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spacer.gif (836 bytes)Leslie Stevens produced the early episodes of Battlestar Galactica and later went on to produce Buck Rogers. According to Alan J. Levi, director of half of the premiere and of Gun on Ice Planet Zero, Stevens was at least in part responsible for the premiere script and Stevens was also credited along with Don Bellisario and Michael Sloan for Gun, which they expanded from John Ireland’s early script Crossfire. The Beta Pirates is dated October 31, 1977, making it one of the earliest extent BG scripts along with Crossfire. It appears to be a very early draft since it was not numbered and divided into scenes. The script is 119 pages long and probably would have produced a 2-hour episode. It seems possible that there was something of a competition for the two follow-on movies planned after the 3-hour premiere (BG originally being scheduled as a 3-hour special followed by two 2-hour TV movies); Beta Pirates, Crossfire, and probably the early Michael Sloan Fire in Space may well have been written with this in mind.
spacer.gif (836 bytes)Of all the unfilmed scripts I have read, this one is the best, although Sloan’s Fire in Space was also pretty good. It’s not perfect; like all too many of the other BG scripts it’s riddled with scientific inanities. But the plot, while derivative, is interesting, and the quality of writing is high.
spacer.gif (836 bytes)There are a few interesting differences from BG as we came to know it; as in Crossfire, Apollo is called Skyler. Boxey is an orphan with no particular attachment to anyone—Adama hardly knows who he is and it seems evident that Athena, not Skyler, is the person who looks after him. Beta Pirates also follows the original version of the premiere in that both Serina and Cassiopiea are absent.
spacer.gif (836 bytes)The screenplay opens with an interesting vocal prologue by Commander Adama, considerably different from the Patrick Macnee prologue used, but including the words used as the tag to every episode, “Fleeing from the Cylon tyranny….” The story begins on the Galactica’s bridge with the crew worried about ships in the fleet that can’t keep up with the rest. The fleet is approaching a region of space, the so-called Beta Triangle, where a black hole causes severe distortion. In a gravity disturbance, the engines of the Gemini freighter are knocked out. Because the area is infested with pirates, Adama can’t risk stopping to help, but he sends Athena and Starbuck back with a salvage vehicle to attempt repairs. Surprisingly, the cargo of the repair ship includes two repair robots (this was before the Cylons themselves became robots, thus the Colonials did not have an anti-droid attitude). Unsurprisingly, Starbuck and Athena find that Boxey and Muffit have stowed away on their repair ship. This is very likely the origin of Boxey’s stowaway in Gun, cowritten by Stevens, who evidently was sufficiently taken with the idea to reuse it.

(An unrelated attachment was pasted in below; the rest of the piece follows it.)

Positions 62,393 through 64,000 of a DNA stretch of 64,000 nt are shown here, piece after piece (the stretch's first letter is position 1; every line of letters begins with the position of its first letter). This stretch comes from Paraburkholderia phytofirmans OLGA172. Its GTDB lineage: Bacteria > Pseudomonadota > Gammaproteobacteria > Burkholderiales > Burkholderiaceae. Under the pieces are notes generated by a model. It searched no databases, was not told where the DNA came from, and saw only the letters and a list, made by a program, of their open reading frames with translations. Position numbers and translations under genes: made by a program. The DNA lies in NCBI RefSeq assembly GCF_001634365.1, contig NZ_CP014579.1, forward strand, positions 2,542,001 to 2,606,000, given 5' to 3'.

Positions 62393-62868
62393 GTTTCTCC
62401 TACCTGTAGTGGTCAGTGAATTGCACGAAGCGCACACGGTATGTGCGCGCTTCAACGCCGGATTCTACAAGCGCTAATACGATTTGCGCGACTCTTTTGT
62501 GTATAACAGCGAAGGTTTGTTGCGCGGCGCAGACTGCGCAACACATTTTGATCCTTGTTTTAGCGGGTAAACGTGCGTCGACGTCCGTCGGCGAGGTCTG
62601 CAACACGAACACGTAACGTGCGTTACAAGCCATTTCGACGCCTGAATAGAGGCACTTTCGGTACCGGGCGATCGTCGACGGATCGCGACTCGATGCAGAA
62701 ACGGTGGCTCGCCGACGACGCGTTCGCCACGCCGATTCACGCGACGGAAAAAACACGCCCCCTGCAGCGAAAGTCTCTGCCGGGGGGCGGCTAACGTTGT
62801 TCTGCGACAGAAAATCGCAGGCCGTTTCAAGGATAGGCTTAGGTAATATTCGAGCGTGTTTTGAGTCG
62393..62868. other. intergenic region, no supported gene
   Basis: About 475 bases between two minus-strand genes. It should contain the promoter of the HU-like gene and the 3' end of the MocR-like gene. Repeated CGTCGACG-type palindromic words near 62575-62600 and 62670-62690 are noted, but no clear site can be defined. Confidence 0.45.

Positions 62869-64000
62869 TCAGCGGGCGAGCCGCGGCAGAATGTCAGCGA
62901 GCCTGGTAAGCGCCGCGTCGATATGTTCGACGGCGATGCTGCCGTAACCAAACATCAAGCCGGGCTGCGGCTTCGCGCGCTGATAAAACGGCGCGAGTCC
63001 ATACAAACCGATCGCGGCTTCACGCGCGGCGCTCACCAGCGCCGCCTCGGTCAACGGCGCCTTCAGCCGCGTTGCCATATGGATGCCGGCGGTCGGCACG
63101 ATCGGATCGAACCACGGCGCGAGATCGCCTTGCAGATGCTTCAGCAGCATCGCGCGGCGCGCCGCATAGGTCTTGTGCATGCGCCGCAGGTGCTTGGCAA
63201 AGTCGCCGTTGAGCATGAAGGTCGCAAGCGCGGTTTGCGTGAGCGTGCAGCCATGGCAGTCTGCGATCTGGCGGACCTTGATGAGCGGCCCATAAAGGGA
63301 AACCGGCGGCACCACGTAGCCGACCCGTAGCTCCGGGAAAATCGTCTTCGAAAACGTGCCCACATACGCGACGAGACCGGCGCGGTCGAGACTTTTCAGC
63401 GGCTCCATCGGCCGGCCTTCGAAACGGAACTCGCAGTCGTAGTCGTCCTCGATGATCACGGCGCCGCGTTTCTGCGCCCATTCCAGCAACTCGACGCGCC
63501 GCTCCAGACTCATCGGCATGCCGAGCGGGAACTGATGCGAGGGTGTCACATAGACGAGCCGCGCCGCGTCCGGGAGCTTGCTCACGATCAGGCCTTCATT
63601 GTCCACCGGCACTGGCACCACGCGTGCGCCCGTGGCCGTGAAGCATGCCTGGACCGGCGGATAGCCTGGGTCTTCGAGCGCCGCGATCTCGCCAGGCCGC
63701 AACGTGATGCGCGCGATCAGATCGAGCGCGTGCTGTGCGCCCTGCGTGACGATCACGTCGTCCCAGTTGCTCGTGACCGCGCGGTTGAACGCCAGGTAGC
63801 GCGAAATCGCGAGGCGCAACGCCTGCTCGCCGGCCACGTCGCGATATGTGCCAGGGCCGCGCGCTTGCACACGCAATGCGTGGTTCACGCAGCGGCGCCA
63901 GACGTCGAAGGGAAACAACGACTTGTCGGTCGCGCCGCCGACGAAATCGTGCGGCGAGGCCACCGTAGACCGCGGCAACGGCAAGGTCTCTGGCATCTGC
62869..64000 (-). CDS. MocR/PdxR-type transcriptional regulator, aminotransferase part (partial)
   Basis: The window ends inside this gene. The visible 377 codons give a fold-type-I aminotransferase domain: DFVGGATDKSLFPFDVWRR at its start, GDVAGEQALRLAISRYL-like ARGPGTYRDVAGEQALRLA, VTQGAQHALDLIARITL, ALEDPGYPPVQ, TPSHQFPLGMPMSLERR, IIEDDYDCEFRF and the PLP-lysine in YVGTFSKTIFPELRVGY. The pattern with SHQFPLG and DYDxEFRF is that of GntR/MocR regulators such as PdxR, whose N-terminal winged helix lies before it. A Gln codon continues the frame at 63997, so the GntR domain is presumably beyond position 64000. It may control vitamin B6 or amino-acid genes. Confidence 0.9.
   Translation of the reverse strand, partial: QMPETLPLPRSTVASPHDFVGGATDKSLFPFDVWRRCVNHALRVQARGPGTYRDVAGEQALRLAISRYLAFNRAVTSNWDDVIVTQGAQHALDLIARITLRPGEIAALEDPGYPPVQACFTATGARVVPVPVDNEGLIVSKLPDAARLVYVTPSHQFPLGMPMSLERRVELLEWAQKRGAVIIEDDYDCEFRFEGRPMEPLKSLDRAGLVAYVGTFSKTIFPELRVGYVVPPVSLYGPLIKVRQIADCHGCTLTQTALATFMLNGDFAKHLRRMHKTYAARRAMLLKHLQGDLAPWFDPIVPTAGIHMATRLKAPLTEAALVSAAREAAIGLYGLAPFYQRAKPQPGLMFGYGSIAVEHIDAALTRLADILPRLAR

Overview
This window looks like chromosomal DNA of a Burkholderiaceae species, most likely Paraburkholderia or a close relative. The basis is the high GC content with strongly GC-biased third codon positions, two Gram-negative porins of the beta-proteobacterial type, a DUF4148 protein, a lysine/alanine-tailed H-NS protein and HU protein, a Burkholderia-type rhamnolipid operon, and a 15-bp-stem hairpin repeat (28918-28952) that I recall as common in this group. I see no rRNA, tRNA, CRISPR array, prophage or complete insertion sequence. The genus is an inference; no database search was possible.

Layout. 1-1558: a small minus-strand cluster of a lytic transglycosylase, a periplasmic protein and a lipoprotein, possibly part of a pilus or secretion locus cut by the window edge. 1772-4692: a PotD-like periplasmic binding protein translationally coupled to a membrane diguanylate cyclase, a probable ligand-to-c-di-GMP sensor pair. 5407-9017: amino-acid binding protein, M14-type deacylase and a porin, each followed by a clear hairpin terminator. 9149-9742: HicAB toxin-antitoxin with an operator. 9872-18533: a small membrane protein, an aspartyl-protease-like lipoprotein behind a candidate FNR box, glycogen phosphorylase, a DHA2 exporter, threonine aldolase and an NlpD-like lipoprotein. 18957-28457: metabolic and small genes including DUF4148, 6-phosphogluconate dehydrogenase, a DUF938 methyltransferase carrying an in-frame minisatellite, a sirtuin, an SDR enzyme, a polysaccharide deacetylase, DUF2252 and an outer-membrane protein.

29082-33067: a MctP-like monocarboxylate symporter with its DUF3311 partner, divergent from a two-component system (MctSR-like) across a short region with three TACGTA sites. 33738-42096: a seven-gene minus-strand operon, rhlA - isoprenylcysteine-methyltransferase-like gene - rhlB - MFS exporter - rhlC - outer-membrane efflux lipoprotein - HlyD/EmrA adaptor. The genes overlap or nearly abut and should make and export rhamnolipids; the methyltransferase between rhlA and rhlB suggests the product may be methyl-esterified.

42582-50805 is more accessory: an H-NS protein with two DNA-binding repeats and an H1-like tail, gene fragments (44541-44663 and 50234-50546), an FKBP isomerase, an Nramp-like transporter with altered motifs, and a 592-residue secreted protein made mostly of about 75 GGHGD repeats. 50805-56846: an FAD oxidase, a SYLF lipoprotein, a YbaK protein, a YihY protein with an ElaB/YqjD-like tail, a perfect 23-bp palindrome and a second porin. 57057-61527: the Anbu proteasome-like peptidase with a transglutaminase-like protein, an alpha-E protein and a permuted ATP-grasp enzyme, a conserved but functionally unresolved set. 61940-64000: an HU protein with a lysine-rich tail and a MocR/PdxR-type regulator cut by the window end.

spacer.gif (836 bytes)Athena, Starbuck, the surviving Gemini crew and the repair drones set to work trying to get the freighter underway again. Unfortunately, before they can do so, the ship is set upon by a pirate vessel. The crew of the Gemini is killed, Starbuck is knocked out, and the pirates take Athena, Boxey, and Muffit with them when they leave.
spacer.gif (836 bytes)Knowing that something has gone wrong, Skyler and Boomer set out in a fighter bomber, a somewhat larger and more powerful vessel than a viper, to find out what happened to the salvage vehicle and the Gemini. Aboard the Gemini they find and revive Starbuck and escape from the disintegrating vessel just in time. Before they can get things sorted out, they come across an emergency pod and dock with it. On board they find a man, Aleph, who claims to be a castaway whose ship was stolen by the pirates (he’s actually the commander of the pirates who boarded the Gemini and has been cast away by them, but of course Starbuck et al don’t find that out until much later although the audience knows it all along). They return to the Galactica with him.
spacer.gif (836 bytes)Skyler and the others naturally want to find and rescue Athena and Boxey (not to mention the daggit!), which gives Adama another chance to whip out his reliable (and boring) “I will not risk the lives of everyone in the fleet even to rescue my son/daughter/Starbuck/Boomer/insert name here” speech and makes plain his intention to continue on across the Beta Triangle. Aleph warns Adama that the way is extremely hazardous and suggests that he could guide the fleet safely through if he had his personal charts, which were aboard his “captured” ship. Aleph suggests that they send a mission to Cordugo Pit, a central asteroid in the Beta Triangle, where he’s sure his ship has been taken. As an afterthought, he adds that at the same time they can rescue Athena and Boxey. And the daggit, of course.